the short, happy life
of George McFly
I will warn you right off that this will probably be a long story. And also, that it will turn out to be a sad story. But write it I must, for my own catharsis, as my own farewell.
He showed up at the back door late one night in April of last year, two days after his brother, Brett, arrived. And I’ll admit it, this was not exactly a case of love at first sight. I was a little wary of George from the beginning, he was semi-feral, half-starved and though this had nothing to do with him, we already had four cats inside. (It was however, a case of name at first sight, he immediately made me think of Crispin Glover’s George McFly from Back to the Future.)
I have always wondered where he was for those two extra days, how he made his way to us, why he seemed so much more wild than his brother. Initially, we made them a shelter to sleep in outside and provided plenty of food. We still hadn’t decided if we would keep them, I mean, six cats, really?
About a week later, George came home one night with some pretty serious injuries. We never did find out exactly what happened, but he had puncture wounds and a hernia. Now we had a decision to make. Of course, the decision was only in our heads (and our wallets) because our hearts already knew what we would do.
Yes, six cats.
The four that we already had were essentially indoor cats, they like to come out with us when we sit in the garden, but we live on a country road, a 55 mph country road, and so, indoor cats. But these new boys, The Outsiders, as my husband would come to call them, were never going to be indoor cats. These kittens were hunters. So we compromised, they would go outside during the day and I would coax them back inside at night.
And so they became my yin and yang kittens, George Porge, Puddin and Pie, The Boys. So much the same, yet so completely different. Brett is just adorable, and the quintessential naughty kitten. He’s very social and active and demanding, especially when he wants his special (canned) food. George was the quiet one, slow and steady, always reserved, always calm, polite, and undemanding. George was special in a way I always found hard to describe, he was intelligent, but he lived in his own little world, always slightly apart from the rest of us, always slightly unaware, or unconcerned, about his surroundings.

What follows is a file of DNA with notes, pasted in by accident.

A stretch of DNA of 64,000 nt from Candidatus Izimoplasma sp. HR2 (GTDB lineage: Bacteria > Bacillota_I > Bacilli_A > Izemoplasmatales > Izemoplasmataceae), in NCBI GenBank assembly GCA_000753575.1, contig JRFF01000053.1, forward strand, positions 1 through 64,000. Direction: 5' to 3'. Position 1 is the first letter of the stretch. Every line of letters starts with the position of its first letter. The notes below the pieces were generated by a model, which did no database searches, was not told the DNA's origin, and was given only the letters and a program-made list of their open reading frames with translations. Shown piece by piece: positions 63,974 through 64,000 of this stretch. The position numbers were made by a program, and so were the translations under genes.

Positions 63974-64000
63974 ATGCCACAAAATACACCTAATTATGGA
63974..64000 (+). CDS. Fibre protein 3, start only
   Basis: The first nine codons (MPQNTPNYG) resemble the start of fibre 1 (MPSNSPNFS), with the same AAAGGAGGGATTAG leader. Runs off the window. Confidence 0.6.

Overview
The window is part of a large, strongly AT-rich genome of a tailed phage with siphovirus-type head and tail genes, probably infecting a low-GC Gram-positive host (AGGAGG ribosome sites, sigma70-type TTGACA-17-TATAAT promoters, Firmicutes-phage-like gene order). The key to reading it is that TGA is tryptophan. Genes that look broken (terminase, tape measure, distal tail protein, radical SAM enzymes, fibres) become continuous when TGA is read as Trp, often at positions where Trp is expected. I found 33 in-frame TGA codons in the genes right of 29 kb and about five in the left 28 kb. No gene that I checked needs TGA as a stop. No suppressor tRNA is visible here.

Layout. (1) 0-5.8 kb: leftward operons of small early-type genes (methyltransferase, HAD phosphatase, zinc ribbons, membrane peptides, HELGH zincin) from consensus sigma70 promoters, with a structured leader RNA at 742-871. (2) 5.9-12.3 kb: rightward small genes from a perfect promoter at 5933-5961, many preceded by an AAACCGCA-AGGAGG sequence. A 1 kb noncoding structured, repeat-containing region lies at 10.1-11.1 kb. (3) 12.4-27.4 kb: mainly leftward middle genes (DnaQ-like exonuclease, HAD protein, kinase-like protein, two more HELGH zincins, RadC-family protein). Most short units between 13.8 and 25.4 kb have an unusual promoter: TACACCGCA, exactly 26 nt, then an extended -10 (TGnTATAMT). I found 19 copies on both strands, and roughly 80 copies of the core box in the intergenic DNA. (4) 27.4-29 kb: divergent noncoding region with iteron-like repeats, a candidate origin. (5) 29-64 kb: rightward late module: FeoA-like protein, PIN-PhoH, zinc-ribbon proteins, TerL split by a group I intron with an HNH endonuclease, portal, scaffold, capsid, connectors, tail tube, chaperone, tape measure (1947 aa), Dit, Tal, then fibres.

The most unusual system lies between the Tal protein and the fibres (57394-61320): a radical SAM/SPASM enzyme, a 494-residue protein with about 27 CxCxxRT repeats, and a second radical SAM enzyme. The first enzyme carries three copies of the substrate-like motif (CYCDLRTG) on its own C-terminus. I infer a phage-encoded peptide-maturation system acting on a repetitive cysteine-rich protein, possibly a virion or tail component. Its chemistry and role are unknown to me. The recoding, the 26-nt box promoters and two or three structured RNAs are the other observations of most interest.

Despite those initial reservations, over the past year he worked his way deep into my heart. Proof of this is the fact that he became the only cat allowed to sleep in our bed at night. Besides going outside, it was the only thing he ever asked for. And I couldn’t say no, I just couldn’t.
Slowly, we formed a bond, he learned to let me rub his belly, I learned his habits and that his introversion was not a lack of affection. I am certain now that he loved me, loved all of us, with his whole heart. He would stop in throughout the day for snacks and as soon as he was finished, he would come into my studio and ask to be let out again. He did this funny little canter on his way back to the door that always made me smile.